An accelerated, task-based rehabilitation program helped patients with pure motor strokes recover hand and arm function quicker, but it did not produce better long-term outcomes compared with usual care, researchers found. Patients in the accelerated arm of the Interdisciplinary Comprehensive Arm Rehabilitation Evaluation trial averaged more than twice as much physical therapy as patients in other arms of the trial.
Study: Achilles tendon can handle downhill running
HealthDay News via Philadelphia Insider
The Achilles tendon can handle downhill running better than previously thought, says a study that offers good news for distance runners.
The key is to transition gradually to downhill running, the Brigham Young University researchers noted.
Senate to review HIPAA security of medical records in light of Anthem breach
A monumental data breach at one of the nation's largest insurance providers has spurred a bipartisan effort to reexamine the Health Insurance Portability and Accountability Act (HIPAA), possible adding a costly and cumbersome requirement to encrypt health records.
The Senate Health, Education, Labor and Pensions committee announced Feb. 6 that it is planning a new bipartisan initiative to examine the security of all health information technology and the healthcare industry's preparedness against cyber attacks.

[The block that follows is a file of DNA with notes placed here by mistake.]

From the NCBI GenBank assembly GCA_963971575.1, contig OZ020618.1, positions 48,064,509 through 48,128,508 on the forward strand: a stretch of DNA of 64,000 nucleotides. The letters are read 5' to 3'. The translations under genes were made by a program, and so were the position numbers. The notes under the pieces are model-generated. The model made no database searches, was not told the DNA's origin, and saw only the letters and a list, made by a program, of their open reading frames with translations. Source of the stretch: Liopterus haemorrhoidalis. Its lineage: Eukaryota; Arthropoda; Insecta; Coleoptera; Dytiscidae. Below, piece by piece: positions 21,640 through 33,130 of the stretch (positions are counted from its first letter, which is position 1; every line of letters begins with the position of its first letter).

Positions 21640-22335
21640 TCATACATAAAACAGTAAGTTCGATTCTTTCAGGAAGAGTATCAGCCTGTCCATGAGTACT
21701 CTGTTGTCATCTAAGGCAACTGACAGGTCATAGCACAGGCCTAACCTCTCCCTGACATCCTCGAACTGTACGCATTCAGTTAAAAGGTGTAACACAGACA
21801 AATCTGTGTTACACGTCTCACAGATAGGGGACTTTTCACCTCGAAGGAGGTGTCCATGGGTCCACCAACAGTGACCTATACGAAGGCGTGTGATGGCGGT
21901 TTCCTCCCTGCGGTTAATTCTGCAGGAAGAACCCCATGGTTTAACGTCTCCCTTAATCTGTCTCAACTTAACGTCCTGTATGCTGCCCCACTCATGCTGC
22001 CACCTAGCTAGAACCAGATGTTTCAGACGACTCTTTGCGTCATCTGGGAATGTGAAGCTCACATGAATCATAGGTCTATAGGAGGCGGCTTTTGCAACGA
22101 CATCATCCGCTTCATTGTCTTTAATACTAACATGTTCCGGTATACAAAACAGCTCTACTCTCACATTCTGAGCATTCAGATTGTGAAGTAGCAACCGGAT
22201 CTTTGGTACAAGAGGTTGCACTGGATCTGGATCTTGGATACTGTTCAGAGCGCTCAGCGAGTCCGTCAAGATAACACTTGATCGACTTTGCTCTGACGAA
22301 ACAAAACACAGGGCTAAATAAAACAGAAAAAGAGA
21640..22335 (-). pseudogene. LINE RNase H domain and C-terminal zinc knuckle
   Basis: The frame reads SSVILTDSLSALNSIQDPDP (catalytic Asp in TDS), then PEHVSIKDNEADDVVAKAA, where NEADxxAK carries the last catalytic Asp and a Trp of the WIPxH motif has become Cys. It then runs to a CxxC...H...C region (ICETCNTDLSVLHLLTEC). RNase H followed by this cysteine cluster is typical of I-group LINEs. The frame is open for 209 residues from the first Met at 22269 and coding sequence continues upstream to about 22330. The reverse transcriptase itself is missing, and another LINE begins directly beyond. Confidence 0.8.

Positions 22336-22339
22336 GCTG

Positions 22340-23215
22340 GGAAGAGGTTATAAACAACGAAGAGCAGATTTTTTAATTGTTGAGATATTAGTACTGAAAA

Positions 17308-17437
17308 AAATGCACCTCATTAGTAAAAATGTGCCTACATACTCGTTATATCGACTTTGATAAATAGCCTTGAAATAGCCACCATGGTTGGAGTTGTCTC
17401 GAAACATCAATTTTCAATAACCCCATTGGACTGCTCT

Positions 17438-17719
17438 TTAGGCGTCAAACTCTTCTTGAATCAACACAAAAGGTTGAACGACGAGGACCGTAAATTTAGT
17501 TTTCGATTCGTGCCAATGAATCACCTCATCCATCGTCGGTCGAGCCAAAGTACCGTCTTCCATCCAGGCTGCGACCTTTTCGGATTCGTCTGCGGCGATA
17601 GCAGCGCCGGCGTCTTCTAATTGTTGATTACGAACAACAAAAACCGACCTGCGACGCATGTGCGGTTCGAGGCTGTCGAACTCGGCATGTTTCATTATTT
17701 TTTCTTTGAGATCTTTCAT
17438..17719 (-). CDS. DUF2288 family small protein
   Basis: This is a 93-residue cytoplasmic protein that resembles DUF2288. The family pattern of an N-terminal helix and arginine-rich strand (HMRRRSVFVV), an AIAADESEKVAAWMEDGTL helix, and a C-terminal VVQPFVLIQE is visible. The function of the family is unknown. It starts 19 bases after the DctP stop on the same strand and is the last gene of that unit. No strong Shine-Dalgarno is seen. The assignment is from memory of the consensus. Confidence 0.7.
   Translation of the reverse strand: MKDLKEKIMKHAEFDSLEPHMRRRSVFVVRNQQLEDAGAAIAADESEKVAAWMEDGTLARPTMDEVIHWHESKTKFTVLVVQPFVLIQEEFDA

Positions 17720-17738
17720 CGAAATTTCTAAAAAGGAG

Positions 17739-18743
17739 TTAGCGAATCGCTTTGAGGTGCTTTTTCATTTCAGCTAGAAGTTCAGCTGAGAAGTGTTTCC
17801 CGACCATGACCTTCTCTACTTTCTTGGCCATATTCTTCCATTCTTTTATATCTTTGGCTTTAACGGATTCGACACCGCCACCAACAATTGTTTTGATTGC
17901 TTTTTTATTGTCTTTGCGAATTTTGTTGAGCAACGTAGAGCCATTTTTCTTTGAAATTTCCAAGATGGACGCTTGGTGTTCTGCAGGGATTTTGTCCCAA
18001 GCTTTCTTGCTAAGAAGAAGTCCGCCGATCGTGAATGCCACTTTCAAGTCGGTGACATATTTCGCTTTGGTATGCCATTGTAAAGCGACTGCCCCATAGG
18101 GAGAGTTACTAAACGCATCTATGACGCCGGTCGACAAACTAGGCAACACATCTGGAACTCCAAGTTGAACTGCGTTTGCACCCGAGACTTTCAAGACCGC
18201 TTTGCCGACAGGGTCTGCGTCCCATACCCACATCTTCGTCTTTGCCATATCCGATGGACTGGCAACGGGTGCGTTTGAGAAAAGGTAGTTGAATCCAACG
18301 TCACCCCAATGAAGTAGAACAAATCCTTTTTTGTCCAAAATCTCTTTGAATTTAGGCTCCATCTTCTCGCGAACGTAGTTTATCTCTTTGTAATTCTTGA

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IOM: Chronic fatigue syndrome a 'real' disease in need of a new name and diagnostic criteria
PT in Motion
The Institute of Medicine says that not only is chronic fatigue syndrome a "real" disease, it's one that deserves a more accurate name — "systemic exertion intolerance disease" — and a new code in the International Classification of Diseases, 10th Edition.
In a 282-page document, an IOM panel reports on its efforts to evaluate current clinical diagnostic criteria and develop new criteria for CFS, consider possible changes to terminology, and suggest a strategy for dissemination of the report's conclusions.
Feds, states extend Obamacare enrollment period for some
Americans who couldn't enroll in federal Obamacare insurance plans over the weekend because of computer glitches or long waits will now have until next Sunday to sign up, federal officials announced.
Myth or reality: Treadmill just as good as road running
Frigid temperatures and unrelenting snow mean a lot of exercisers stuck indoors grinding out their miles on a treadmill. Many of them wonder if their run to nowhere is somehow inferior to hitting the pavement, track or trails.
Let's break it down.
Doctor's attire affects patient's trust
Patients are more likely to have trust and confidence in doctors who are wearing either suits or white coats, compared to those in casual attire, according to a new analysis by the University of Michigan Health System.
The exception is during an emergency situation, however, in which case clothes don’t seem to matter very much.
A free marketing technique that helped get my practice going strong
By Jarod Carter
When my PT practice was just a couple weeks old, the few patients I was seeing each week were not enough to pay the bills. I had to act fast to fill my schedule, and I did so through a variety of marketing techniques. I'm in full support of those who want to add non-PT services like personal training, yoga and Pilates to their practice, but this was not something I wanted to do early on. So if I wasn't going to hire these professionals as employees/contractors, I should at least get them to send me patients, right?
Missed last week's issue? See which articles your colleagues read most.